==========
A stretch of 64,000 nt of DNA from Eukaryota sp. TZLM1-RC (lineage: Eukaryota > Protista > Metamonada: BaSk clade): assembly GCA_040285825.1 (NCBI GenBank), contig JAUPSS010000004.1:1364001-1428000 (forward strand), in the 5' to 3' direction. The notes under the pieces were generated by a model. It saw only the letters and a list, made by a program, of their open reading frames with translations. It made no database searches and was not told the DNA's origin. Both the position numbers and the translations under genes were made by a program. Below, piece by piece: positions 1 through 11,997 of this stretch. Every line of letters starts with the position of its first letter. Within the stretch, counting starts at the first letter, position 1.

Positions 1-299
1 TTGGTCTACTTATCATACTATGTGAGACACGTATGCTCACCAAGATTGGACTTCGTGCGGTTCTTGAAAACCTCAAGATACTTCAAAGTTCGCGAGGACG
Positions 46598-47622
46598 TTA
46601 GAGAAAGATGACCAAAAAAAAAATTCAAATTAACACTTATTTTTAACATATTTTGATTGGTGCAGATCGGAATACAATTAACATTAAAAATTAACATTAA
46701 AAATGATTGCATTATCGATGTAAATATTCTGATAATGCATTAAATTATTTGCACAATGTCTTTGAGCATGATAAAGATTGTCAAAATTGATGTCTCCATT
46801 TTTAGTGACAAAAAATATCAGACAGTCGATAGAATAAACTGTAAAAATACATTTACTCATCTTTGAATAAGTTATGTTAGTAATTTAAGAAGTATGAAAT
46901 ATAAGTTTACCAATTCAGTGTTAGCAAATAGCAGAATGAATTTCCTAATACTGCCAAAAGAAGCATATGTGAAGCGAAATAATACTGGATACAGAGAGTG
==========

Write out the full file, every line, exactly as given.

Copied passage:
A stretch of 64,000 nt of DNA from Eukaryota sp. TZLM1-RC (lineage: Eukaryota > Protista > Metamonada: BaSk clade): assembly GCA_040285825.1 (NCBI GenBank), contig JAUPSS010000004.1:1364001-1428000 (forward strand), in the 5' to 3' direction. The notes under the pieces were generated by a model. It saw only the letters and a list, made by a program, of their open reading frames with translations. It made no database searches and was not told the DNA's origin. Both the position numbers and the translations under genes were made by a program. Below, piece by piece: positions 1 through 11,997 of this stretch. Every line of letters starts with the position of its first letter. Within the stretch, counting starts at the first letter, position 1.

Positions 1-299
1 TTGGTCTACTTATCATACTATGTGAGACACGTATGCTCACCAAGATTGGACTTCGTGCGGTTCTTGAAAACCTCAAGATACTTCAAAGTTCGCGAGGACG
Positions 46598-47622
46598 TTA
46601 GAGAAAGATGACCAAAAAAAAAATTCAAATTAACACTTATTTTTAACATATTTTGATTGGTGCAGATCGGAATACAATTAACATTAAAAATTAACATTAA
46701 AAATGATTGCATTATCGATGTAAATATTCTGATAATGCATTAAATTATTTGCACAATGTCTTTGAGCATGATAAAGATTGTCAAAATTGATGTCTCCATT
46801 TTTAGTGACAAAAAATATCAGACAGTCGATAGAATAAACTGTAAAAATACATTTACTCATCTTTGAATAAGTTATGTTAGTAATTTAAGAAGTATGAAAT
46901 ATAAGTTTACCAATTCAGTGTTAGCAAATAGCAGAATGAATTTCCTAATACTGCCAAAAGAAGCATATGTGAAGCGAAATAATACTGGATACAGAGAGTG